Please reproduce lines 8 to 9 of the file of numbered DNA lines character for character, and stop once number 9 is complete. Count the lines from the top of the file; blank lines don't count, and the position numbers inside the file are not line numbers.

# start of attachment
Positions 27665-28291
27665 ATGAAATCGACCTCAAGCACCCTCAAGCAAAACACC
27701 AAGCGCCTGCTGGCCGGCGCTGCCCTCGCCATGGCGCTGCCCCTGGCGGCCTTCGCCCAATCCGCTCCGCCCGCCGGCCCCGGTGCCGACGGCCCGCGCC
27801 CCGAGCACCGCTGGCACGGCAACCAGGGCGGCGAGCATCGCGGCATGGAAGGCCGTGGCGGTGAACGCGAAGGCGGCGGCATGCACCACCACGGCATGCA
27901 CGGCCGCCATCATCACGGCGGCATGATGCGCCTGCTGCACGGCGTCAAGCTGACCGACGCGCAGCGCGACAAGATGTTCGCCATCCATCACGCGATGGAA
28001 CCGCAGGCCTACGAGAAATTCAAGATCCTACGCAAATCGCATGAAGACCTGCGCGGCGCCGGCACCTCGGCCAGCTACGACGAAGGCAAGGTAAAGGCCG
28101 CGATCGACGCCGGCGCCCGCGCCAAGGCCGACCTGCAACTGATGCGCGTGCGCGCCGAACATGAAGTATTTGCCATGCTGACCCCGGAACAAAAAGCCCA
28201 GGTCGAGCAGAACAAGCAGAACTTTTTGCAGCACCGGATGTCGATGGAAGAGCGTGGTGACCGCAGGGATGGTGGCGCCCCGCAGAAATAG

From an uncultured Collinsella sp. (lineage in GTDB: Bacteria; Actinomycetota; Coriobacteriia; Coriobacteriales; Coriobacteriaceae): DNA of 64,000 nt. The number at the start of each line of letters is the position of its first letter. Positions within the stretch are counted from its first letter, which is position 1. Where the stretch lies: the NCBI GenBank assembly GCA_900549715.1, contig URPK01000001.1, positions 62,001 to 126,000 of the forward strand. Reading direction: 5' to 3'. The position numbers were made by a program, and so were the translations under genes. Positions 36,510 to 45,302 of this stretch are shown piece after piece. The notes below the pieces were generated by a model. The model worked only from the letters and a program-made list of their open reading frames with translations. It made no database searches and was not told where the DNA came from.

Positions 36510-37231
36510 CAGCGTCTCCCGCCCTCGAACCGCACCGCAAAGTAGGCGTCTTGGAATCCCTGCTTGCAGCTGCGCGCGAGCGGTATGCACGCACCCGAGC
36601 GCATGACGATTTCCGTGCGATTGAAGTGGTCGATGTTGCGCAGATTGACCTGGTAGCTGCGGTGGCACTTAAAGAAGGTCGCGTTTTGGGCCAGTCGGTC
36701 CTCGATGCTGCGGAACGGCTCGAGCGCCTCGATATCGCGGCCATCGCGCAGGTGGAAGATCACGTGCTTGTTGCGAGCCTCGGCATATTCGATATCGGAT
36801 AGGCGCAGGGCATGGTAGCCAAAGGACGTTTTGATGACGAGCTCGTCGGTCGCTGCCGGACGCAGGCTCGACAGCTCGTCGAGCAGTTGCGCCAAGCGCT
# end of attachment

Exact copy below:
28201 GGTCGAGCAGAACAAGCAGAACTTTTTGCAGCACCGGATGTCGATGGAAGAGCGTGGTGACCGCAGGGATGGTGGCGCCCCGCAGAAATAG

From an uncultured Collinsella sp. (lineage in GTDB: Bacteria; Actinomycetota; Coriobacteriia; Coriobacteriales; Coriobacteriaceae): DNA of 64,000 nt. The number at the start of each line of letters is the position of its first letter. Positions within the stretch are counted from its first letter, which is position 1. Where the stretch lies: the NCBI GenBank assembly GCA_900549715.1, contig URPK01000001.1, positions 62,001 to 126,000 of the forward strand. Reading direction: 5' to 3'. The position numbers were made by a program, and so were the translations under genes. Positions 36,510 to 45,302 of this stretch are shown piece after piece. The notes below the pieces were generated by a model. The model worked only from the letters and a program-made list of their open reading frames with translations. It made no database searches and was not told where the DNA came from.